Implementation Day Arrives For Iran Agreement

On January 16, the International Atomic Energy Agency announced that Iran has fully implemented its nuclear-related commitments described under the Joint Comprehensive Plan of Action (JCPOA) bringing about Implementation Day under the agreement. Implementation Day, the second stage of the JCPOA, obligates the United States and the EU to cease the application of a number of nuclear-related sanctions against Iran.

The main impact of Implementation Day in the United States is to cease the application of certain types of nuclear-related secondary sanctions to non-U.S. persons (i.e., individuals who are not U.S. citizens or permanent residents, companies that are not incorporated in the United States, and persons who are not located in the United States). However, non-U.S. financial institutions can still be subject to correspondent or payable-through account sanctions for knowingly facilitating a significant financial transaction that involves persons who remain blocked after Implementation Day, and the sale, supply, or transfer to or from Iran of certain types of goods intended for prohibited end uses. Secondary sanctions will still apply to non-U.S. persons who engage in activities for certain prohibited end uses (e.g., materially assist, sponsor, or provide financial, material, or technological support for, or goods or services in support of the Islamic Revolutionary Guard Corps or any of its officials, agents, or affiliates) or end users (e.g., those persons remaining on the Specially Designated Nationals List).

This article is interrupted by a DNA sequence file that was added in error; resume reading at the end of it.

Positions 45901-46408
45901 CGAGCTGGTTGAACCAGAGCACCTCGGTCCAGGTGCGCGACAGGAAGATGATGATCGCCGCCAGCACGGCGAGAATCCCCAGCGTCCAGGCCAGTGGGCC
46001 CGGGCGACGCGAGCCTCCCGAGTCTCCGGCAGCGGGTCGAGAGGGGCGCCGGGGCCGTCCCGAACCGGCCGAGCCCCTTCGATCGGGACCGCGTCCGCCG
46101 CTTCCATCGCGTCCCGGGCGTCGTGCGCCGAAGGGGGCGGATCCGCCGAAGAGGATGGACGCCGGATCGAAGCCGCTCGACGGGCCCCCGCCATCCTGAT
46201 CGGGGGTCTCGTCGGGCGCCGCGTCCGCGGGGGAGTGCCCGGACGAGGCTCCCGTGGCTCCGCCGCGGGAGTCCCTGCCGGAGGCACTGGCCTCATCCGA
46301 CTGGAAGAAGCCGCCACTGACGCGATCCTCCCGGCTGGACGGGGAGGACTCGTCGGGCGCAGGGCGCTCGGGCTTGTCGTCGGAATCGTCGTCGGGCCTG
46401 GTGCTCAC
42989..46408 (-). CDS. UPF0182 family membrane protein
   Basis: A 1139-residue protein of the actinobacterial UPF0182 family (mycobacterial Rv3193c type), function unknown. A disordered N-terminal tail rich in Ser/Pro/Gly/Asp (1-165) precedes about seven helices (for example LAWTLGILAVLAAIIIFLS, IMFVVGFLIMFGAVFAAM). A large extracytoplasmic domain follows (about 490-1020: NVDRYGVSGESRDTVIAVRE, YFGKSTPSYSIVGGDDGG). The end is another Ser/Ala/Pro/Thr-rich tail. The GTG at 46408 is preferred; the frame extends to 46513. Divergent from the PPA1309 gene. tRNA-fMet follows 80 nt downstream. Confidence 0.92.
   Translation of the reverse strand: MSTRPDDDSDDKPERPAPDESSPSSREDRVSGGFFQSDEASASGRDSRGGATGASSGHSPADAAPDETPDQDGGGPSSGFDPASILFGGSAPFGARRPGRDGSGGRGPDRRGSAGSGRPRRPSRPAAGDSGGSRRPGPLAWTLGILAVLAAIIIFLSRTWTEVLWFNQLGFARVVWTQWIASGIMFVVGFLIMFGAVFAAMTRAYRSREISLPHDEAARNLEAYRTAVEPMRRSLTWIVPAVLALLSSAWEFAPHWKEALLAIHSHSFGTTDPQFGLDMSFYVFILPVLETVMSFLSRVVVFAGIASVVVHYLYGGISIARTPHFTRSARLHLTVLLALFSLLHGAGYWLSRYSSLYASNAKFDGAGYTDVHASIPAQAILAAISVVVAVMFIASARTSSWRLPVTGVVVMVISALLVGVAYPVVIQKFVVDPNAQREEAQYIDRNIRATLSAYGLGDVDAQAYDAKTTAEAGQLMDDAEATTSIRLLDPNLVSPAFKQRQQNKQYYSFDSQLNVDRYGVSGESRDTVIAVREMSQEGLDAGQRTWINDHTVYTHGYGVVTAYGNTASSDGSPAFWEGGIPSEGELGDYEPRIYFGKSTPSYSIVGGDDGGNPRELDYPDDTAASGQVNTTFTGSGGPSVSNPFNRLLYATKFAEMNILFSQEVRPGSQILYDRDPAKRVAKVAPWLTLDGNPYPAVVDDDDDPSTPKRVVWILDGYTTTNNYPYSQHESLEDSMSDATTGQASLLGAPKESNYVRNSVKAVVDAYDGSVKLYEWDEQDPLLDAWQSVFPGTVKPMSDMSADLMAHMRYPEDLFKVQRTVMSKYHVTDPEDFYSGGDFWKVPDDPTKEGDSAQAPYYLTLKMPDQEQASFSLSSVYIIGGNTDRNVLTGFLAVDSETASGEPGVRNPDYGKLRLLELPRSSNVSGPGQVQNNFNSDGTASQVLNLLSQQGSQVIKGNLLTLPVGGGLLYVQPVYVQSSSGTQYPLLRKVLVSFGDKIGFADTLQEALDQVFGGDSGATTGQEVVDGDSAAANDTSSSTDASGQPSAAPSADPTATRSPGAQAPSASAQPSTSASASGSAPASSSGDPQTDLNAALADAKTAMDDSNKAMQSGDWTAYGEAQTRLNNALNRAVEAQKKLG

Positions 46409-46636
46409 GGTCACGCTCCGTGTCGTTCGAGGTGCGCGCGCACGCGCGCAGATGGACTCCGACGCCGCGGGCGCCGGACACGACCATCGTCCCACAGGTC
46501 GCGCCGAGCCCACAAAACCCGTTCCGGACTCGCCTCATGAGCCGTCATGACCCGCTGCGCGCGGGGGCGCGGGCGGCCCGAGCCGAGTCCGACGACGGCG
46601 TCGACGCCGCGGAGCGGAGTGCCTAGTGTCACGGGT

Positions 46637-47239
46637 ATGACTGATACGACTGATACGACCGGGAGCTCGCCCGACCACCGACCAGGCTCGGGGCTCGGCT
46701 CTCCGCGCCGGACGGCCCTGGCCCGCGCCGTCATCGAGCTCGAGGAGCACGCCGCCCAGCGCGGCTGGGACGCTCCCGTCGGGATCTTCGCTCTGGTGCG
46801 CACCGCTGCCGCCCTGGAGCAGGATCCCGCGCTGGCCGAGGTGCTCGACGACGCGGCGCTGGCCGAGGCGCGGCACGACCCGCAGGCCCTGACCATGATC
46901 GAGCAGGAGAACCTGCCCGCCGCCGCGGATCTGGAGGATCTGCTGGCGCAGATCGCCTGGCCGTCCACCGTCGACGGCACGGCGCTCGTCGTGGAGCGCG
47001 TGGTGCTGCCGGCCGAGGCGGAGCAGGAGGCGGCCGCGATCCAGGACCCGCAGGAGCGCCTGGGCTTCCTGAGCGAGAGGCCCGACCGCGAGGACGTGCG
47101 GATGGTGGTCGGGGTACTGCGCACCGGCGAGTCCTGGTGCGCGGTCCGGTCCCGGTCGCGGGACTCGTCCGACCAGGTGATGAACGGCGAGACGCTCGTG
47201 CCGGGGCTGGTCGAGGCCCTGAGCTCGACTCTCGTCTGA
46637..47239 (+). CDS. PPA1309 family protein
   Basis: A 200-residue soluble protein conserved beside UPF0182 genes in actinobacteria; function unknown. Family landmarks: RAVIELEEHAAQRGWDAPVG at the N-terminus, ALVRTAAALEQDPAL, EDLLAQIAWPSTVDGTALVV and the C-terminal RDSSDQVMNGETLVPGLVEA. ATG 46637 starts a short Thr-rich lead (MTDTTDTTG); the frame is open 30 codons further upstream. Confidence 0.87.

Non-U.S. companies that are owned or controlled by a U.S. company also will be able to engage in more activities involving Iran under General License H. General License H generally does not authorize such non-U.S. companies to export or re-export U.S. origin goods, services, or technology from the United States or a third country, and it does not permit transfers of funds to, from, or through the U.S. financial system. U.S. persons who own or control non-U.S. companies are permitted to establish or alter operating policies and procedures to allow the non-U.S. entity to engage in transactions authorized by General License H. U.S. persons also may provide training, advice, and counseling on any new or revised operating policies and procedures, provided that these services are not provided to facilitate transactions in violation of U.S. law. Finally, U.S. persons may make any automated and globally integrated computer, accounting, email, telecommunications, or other business support systems, platforms, databases, applications or servers available to non-U.S. entities they own or control for the purposes of storing, collecting, transmitting, generating, or otherwise processing documents or information related to permitted transactions. The U.S. person who owns or controls the non-U.S. entity will continue to be held liable for transactions conducted by a non-U.S. entity that are outside the scope of General License H.

U.S. companies will see some limited sanctions relief as a result of Implementation Day. A Statement of Licensing Policy allows the U.S. Government to issue specific licenses on a case-by-case basis for certain activities related to the export or re-export to Iran of commercial passenger aircraft and related parts and services (including warranty, maintenance, and repair services and safety-related inspections) if the items and services are used exclusively for commercial passenger aviation. The importation into the United States of Iranian carpets and foodstuffs also is authorized under a General License.